From theory to practice; PhDs in international affairs

This article was written by Alexander Borum
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Are you doing a PhD or have you recently completed one? Read Alexander Borum’s piece on taking your PhD into the more operational side of international affairs.  Alex is an Advisor on Political and Security Affairs for the Delegation of the European Union in Somalia. In addition to this article he will be bringing us a regular round up of IR career starters with ‘a plethora of interesting and highly relevant opportunities in international relations.’ The October issue is out now and contains 247 opportunities!

Like in most incredible adventures, the quest for one’s objective seldom manifests as a straightforward path. Rather than taking the protagonist from point A to point B without much hassle, the journey and the challenges along the way are what constitute the story. For those dreaming of a career in international relations, this is very much also the case, and for most, the heroic adventure requires more than simply kicking in the castle gate to rescue the princess; it instead requires you to slay a few dragons along the way, before actually reaching the treasure.

There is no single path into international affairs; for many, the road into this ever-intriguing career field is paved with challenges, competition and hardship. Having supported students, graduates and young professionals in the field for a handful of years now, it is clear that the entry requirements are steep and the process is quite arduous. While a lucky few people enter the field without facing many challenges, the vast majority will be confronted with a game of attrition, where standing out as a candidate with high potential can be tricky. Investing time and effort into oneself is quite simply a must, and pursuing a PhD can be an excellent means to stand out from the crowd by bringing something unique and tangible to the table.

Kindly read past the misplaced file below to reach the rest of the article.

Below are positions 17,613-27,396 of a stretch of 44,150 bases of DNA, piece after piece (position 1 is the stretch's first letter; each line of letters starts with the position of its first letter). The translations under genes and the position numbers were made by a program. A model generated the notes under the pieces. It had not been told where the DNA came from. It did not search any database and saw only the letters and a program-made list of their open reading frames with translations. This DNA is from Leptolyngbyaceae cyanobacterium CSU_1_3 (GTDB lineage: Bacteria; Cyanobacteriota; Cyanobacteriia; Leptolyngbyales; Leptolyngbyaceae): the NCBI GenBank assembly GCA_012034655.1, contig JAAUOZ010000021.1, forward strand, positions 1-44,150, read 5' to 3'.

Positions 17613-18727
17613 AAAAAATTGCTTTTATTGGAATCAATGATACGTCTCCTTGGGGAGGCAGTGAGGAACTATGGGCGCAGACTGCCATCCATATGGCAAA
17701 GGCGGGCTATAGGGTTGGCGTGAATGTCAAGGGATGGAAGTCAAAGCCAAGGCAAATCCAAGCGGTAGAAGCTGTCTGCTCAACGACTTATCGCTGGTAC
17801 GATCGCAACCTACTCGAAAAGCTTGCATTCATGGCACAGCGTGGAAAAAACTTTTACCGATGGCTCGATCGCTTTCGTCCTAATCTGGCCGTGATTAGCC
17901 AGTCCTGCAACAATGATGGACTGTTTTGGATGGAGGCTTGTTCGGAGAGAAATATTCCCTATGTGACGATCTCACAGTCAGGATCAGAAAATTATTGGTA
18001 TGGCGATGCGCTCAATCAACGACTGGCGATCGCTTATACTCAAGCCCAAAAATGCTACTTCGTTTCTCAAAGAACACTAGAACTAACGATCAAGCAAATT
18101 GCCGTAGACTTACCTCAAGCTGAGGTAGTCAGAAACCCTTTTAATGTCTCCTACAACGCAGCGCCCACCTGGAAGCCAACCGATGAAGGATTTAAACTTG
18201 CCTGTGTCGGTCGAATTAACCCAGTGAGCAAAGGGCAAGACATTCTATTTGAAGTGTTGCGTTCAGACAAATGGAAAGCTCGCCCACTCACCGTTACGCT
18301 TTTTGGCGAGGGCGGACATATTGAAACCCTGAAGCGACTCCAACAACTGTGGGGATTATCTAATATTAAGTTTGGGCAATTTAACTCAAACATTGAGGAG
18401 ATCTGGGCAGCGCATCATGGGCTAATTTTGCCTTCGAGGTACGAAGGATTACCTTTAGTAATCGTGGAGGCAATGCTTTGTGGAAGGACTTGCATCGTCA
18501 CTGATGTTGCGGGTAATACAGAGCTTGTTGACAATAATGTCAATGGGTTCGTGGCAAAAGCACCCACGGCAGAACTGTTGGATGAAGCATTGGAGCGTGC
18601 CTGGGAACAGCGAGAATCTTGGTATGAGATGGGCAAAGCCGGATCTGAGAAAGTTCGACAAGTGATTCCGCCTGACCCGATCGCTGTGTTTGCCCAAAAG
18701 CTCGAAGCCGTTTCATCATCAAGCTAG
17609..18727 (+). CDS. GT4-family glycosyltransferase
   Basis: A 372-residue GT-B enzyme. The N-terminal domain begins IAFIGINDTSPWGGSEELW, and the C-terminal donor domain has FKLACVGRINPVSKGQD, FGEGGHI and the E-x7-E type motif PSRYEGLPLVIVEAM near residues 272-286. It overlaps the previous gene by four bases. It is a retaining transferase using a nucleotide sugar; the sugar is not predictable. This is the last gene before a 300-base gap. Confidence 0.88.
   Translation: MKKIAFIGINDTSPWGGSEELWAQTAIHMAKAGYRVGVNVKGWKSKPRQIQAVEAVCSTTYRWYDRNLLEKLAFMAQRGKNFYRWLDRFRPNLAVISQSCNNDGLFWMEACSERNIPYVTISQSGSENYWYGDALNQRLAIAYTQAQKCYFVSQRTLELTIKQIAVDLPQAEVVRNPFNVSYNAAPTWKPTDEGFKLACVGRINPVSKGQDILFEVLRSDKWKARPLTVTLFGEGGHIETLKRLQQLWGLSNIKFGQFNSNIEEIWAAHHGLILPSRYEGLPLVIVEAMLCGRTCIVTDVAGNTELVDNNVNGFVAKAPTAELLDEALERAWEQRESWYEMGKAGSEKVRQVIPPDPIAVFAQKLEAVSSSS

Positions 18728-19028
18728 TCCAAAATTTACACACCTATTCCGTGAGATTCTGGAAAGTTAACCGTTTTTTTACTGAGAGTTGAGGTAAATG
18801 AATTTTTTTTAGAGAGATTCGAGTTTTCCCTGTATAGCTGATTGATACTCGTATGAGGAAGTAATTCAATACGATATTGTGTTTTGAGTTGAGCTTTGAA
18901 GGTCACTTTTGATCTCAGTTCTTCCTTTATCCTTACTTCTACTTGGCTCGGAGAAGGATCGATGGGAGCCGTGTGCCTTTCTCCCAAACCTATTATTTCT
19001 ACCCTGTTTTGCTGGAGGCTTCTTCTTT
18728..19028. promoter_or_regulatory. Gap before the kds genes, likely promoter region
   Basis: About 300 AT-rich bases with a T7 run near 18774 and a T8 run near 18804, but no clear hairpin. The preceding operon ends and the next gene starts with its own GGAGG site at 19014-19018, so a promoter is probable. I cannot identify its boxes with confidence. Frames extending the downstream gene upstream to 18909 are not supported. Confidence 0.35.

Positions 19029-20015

While most pursue a PhD to remain in academia where they can focus on research and education, there is a good business case for leveraging a doctoral degree into the practical field where it is possible to bridge theory and operational considerations in policy design and diplomacy or cement oneself as a subject matter expert in an international relations subset with a more robust skill set than most other candidates in the field.

While a PhD by no means constitutes a requirement for working in international affairs, it goes beyond the checkmark nature of having only a Bachelor’s or Master’s degree, which is, for all intents and purposes, just essential baseline requirements for entering the field. However, a PhD is a unique endeavour, and in the field of external relations, we can note an increasing number of PhDs in various demanding roles. Here the capacity to manage vast amounts of complex information is critical and, along with this, the ability to employ enhanced analysis and analytical skills to advance policy more comprehensively. A slight catch that could come into play is that the PhD title might make a candidate appear overqualified or too theoretical to some recruiters, overqualification is hard to deal with, but we are very much able to shape the narratives we build around our professional profiles if we want to.